As Hurricane Katrina slammed into Louisiana and Mississippi yesterday, airline travelers braced for major disruptions in schedules not just along the East Coast but in large swaths of the country.
And stranded travelers bearing room confirmations could discover that in the hurricane's chaos, their rooms have gone to someone else.
Several major carriers -- Continental, Delta Air Lines, JetBlue, US Airways and AirTran -- reported that many of their flights in the region were canceled or delayed yesterday and that their operations will probably continue to be affected at least through today.
"All of our flights in and out of New Orleans are canceled through noon (today),"American Airlines spokesman Tim Smith said yesterday afternoon. "And that could easily get pushed into later in the week."
Atlanta-based travel editor Chris McGinnis warned in his newsletter, the Ticket, that travelers should expect trouble this week.
"Bad weather is expected all week up and down the East Coast, with concomitant flight delays and hassles, so if you don't have to be out there in the slop, stay home," McGinnis wrote.
Several airlines, including US Airways, Delta and American, waived their $100 fee to change flights. The deadlines for making the changes vary: American's passengers have until today to switch flights without penalty, while Delta's customers have until Thursday. Airline officials said the deadlines could be extended if the effects of Katrina are prolonged.
With so many flights affected, airports outside of the Southeast could feel the ripple effect. Travelers in the Midwest and Northeast stranded by the wave of cancellations could find airline service severely disrupted and hotels near airports quickly booked up.
Travel expert Tom Parsons, publisher of Bestfares.com, reminds travelers that if their flights are delayed or canceled due to weather, they are entitled to receive a 100 percent refund of the unused portion of their ticket, if they opt not to fly. Airlines are not required to pay for hotel rooms when travelers are stuck because of weather.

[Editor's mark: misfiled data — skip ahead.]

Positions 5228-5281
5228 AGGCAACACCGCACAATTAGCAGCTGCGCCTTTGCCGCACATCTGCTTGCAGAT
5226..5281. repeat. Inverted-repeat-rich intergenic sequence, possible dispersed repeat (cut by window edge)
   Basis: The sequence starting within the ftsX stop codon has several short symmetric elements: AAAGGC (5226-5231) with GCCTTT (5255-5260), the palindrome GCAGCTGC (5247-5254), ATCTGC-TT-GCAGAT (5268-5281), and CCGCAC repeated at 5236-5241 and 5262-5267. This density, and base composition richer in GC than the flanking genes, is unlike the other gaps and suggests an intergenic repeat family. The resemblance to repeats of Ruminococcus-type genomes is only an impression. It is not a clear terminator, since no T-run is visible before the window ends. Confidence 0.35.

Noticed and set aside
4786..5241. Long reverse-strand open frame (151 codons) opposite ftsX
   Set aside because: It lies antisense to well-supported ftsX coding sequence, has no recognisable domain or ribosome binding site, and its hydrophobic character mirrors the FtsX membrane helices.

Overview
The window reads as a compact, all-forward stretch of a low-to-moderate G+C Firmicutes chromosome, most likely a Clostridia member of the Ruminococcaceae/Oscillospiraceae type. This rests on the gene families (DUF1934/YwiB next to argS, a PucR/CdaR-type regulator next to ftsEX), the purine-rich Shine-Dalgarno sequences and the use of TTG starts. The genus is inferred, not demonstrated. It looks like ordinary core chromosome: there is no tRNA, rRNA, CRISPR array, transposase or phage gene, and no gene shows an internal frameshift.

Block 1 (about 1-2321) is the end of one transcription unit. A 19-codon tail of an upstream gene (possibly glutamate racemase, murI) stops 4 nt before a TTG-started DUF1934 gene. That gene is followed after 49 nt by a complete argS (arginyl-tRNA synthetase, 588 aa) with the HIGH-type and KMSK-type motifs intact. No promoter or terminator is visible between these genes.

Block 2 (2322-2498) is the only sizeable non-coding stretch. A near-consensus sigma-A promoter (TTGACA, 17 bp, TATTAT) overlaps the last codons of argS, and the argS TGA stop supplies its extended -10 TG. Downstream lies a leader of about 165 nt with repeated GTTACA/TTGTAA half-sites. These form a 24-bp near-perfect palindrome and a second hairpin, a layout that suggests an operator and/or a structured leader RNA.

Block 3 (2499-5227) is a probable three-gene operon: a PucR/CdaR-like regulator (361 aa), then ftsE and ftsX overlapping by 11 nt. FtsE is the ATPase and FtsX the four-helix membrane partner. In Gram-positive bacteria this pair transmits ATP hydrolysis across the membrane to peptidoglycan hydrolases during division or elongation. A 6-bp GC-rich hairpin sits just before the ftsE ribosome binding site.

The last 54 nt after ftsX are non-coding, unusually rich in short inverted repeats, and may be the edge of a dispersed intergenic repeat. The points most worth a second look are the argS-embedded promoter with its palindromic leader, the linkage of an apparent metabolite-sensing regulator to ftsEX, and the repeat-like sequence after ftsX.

Getting on the next available flight may prove difficult for stranded travelers because planes are mostly full during the high-load summer season. And getting an inexpensive hotel room at the last minute may also prove to be a challenge.
My friend Tonya Brewington, a District-based Web designer, discovered just how difficult it is to find a hotel room in a city just hit by a major storm, even when you have already paid for the room and have a confirmation number. Guaranteeing a room with a credit card on an online travel site does not necessarily guarantee you'll get the room, especially during chaotic events, hotel experts say.
On Sunday, Brewington's flight from Barbados arrived late in Miami and she missed her connection to Washington. So, stuck in Miami, she contacted me for help in finding a room for the night.
I immediately went to Hotels.com and found a room at the Days Inn Miami Airport. I booked the room in her name and charged it to my credit card. At 10.01 p.m., a confirmation e-mail popped into my computer from Hotels.com.
Nearly an hour later, my weary friend arrived at the hotel only to be told that, even though she had a confirmation number, there were no rooms available.
In a frantic, three-way conference call, Brewington and I talked to an agent at the Hotels.com site, Mark Stretcher, who was apologetic and found a room nearby at a different hotel.
During weather emergencies and other unexpected occurrences, travel Web sites may not be able to update information fast enough to keep up with events. When demand is high, a hotel can ignore booking confirmations and give rooms to travelers who call directly or walk in off the street, says travel expert Parsons.
"It happens all the time. A confirmation number doesn't always assure you a room, especially during chaotic times such as during a hurricane," he said.
Hotels.com spokeswoman Nicole Hockin said the site is working on a new reservation system that would allow it to get more up-to-date information from more of its hotels. She said its system is in sync with the reservation systems of about 5,000 of the 10,000 hotels that appear on its site. In the next two months, Hockin said, the site will have a new system that will give more accurate room information on more of its hotels.
"We have been migrating our hotel booking system that will give real time availability and rates," Hockin said.
During weather-related problems, Hockin suggests calling a hotel directly and confirming that a room is available. "When you're dealing with a hurricane or major event, it's always better to check with a hotel directly," she said.